In The Golf Club, the decor is a bit more sparse. I know that actually hanging out at in the proverbial clubhouse in the game may have been too much to ask for, but John, the disembodied voice keeps bringing it up, making the absence of an (admittedly gratuitous) visual lobby even more noticeable. The game boasts local and online multiplayer, and it also allows you to play against your own best rounds or those of your friends. You may be a little disappointed when you don’t see your opponents on the screen though. I would have enjoyed the feeling of a group of golf buddies on the course together. Instead only their golf balls make an appearance.

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We had been there over an hour and I had yet to see anything resembling a computer. Finally, the golf pro appeared and we led us back to his office, overlooking the driving range. After deciphering his non-technical explanation of ‘This computer aint working’ I realized why I was there. Tech support. It turned out that he had ordered a video capture card because he wanted to tape his lessons and sell them online. The problem was, he had no idea what a capture card was and definitely didn’t know how to install one. The next thing I know, Im installing drivers, screwing in video cards and configuring the network adapter.‘Sure I got Internet, but It don’t work’ was translated into ‘I never plugged in the network cable and don’t know if I even have one’.

Controlling your golfer on the XBox One is a very straightforward and intuitive affair. Instead of the standard 3 button-press control scheme for your swing, The Golf Club relies solely on the analog stick. Pulling the stick back winds up your swing and moving it forward completes the motion. It’s the same for driving or putting. It’s a natural feel and easy to get used to. The downside is that you aren’t given much in the way of gauging how much power you’re using. You have to guess how far back a swing you’ll need for a 28 ft putt or a 53 yard chip shot. It’s frustrating and transforms each hole into a difficult series of guessing games. There’s no kinect based control options.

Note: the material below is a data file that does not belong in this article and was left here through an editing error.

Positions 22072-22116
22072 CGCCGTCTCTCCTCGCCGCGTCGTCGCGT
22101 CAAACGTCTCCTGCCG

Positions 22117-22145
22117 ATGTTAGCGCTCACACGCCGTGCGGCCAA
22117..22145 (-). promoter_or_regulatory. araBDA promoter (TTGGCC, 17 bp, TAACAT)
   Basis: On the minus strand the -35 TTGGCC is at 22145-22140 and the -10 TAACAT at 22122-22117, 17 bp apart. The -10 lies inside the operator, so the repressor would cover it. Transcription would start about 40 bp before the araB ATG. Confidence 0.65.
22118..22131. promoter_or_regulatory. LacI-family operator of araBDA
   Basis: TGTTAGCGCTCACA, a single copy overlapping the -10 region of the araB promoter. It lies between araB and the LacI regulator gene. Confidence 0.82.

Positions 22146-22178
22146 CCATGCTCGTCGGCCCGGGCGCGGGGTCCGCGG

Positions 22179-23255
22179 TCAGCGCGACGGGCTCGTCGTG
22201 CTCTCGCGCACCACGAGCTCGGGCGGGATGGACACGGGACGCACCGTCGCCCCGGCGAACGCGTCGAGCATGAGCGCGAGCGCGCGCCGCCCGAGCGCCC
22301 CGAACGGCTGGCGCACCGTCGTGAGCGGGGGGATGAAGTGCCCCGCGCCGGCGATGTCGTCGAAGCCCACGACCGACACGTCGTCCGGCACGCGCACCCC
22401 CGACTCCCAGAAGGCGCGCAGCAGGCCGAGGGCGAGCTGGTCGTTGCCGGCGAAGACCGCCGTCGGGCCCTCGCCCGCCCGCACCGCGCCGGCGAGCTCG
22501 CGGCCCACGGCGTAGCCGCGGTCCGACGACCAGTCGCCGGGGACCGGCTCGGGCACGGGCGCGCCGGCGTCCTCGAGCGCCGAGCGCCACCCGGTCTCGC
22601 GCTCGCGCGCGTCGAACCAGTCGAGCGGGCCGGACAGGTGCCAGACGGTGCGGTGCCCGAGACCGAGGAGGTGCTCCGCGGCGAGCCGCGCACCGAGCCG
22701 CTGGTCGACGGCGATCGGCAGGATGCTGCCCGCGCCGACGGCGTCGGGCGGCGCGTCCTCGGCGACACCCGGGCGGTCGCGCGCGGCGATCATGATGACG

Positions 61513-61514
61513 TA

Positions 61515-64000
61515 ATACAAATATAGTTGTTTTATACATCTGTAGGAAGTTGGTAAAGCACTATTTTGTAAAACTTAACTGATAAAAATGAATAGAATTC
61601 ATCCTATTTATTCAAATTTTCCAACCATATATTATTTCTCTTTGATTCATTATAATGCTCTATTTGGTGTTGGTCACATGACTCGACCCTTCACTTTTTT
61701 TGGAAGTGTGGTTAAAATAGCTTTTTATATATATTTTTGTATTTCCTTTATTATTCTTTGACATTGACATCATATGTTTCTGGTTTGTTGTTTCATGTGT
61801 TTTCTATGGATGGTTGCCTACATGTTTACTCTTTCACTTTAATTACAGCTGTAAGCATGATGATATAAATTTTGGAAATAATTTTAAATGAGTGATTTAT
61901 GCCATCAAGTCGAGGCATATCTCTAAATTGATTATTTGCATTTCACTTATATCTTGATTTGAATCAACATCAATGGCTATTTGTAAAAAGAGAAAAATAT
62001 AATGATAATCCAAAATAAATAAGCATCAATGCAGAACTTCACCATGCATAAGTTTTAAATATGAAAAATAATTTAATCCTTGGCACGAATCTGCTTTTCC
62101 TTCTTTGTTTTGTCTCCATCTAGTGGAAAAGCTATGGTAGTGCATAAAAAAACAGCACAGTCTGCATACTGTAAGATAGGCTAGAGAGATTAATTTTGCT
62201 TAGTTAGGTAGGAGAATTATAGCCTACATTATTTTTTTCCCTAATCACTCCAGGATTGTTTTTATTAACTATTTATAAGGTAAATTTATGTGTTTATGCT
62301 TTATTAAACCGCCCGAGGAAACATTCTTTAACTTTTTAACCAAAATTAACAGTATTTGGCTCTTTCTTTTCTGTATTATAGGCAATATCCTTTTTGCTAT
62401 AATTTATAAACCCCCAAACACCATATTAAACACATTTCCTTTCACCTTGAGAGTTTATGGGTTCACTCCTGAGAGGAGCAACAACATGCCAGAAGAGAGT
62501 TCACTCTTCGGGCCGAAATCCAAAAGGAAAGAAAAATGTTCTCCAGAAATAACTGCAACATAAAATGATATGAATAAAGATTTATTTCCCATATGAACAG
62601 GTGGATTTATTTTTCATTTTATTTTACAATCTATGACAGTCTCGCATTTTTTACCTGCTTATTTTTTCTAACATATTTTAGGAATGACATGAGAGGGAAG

In the middle of downloading drivers for an ancient Creative Labs card, I realize that I’m alone in the office. I look out the window and see Pete practicing his swing and getting a steady supply of tips from the golf pro. I could hear them both in between swings, sometimes talking about how important to bend your knees when on the backswing. And sometimes discussing just how they’d split the commission if the golf pro convinced the Club to ’add this internet stuff’ to the building. And thats when it hit me. I was living a textbook example of how the world works. These two guys, puffing on cigars, playing golf, were deciding how much money they were going to make from the work I was doing. And the numbers being tossed around were way above the hourly rate I was getting. As a matter of fact, my workday was done hours ago, so I wasn’t even being paid for this.

I put down the screwdriver and announce that I’m done. I gave some technobabble excuse as to why the videocard wouldn’t work and that he needed to buy a new one. Maybe it was true, maybe it wasn’t. I honestly don’t remember. But I do remember deciding I wasn’t going to spend another second sweating over some old rich guy’s computer while he squabbled with another old rich guy about how much money they were going to make from me.

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The Golf Club is a solid golf game. There’s is no denying that. Unfortunately, it doesn’t go much further. On the XBox One the game looks beautiful in still shots, but in motion, cracks appear under the surface. You can’t help but to notice the trees popping into existence during long drives or the emptiness of the course thats void of any other golfers or even a caddy. The Golf Club is perfect for a simple relaxing game of golf on the XBox One. One of the things HB Studios’ title has over the golf club I was a guest at, is with it’s budget price tag, you won’t feel like some old rich guys are trying to cheat you out of a dollar.

Score 6/10

  • Published in Xbox One

DerrickH Unboxes the ASUS GL551J Laptop

ASUS sent AllGames a Republic of Gamers G Series GL551J Gaming Laptop to review. And the first step in all reviews is of course, opening the box. Take a look. 

  • Published in PC

Classic AG: Locker Room Talk - DerrickH, Hect, Xenocore, Sir Sebastian, TCollins

In a classic AllGames moment from March 2013, the guys on the Dead Pixel Live podcast engaged in the sort of 'locker room talk' that is all over the news these days. The outcome may be different from what you might expect. Take a listen to the to shocking revelations of how men really talk about women and consent in private. If features a spirited discussion on just what constitutes a crime, construction workers, Emmanual Lewis, and the Audi S8.

Click to Listen to the classic clip: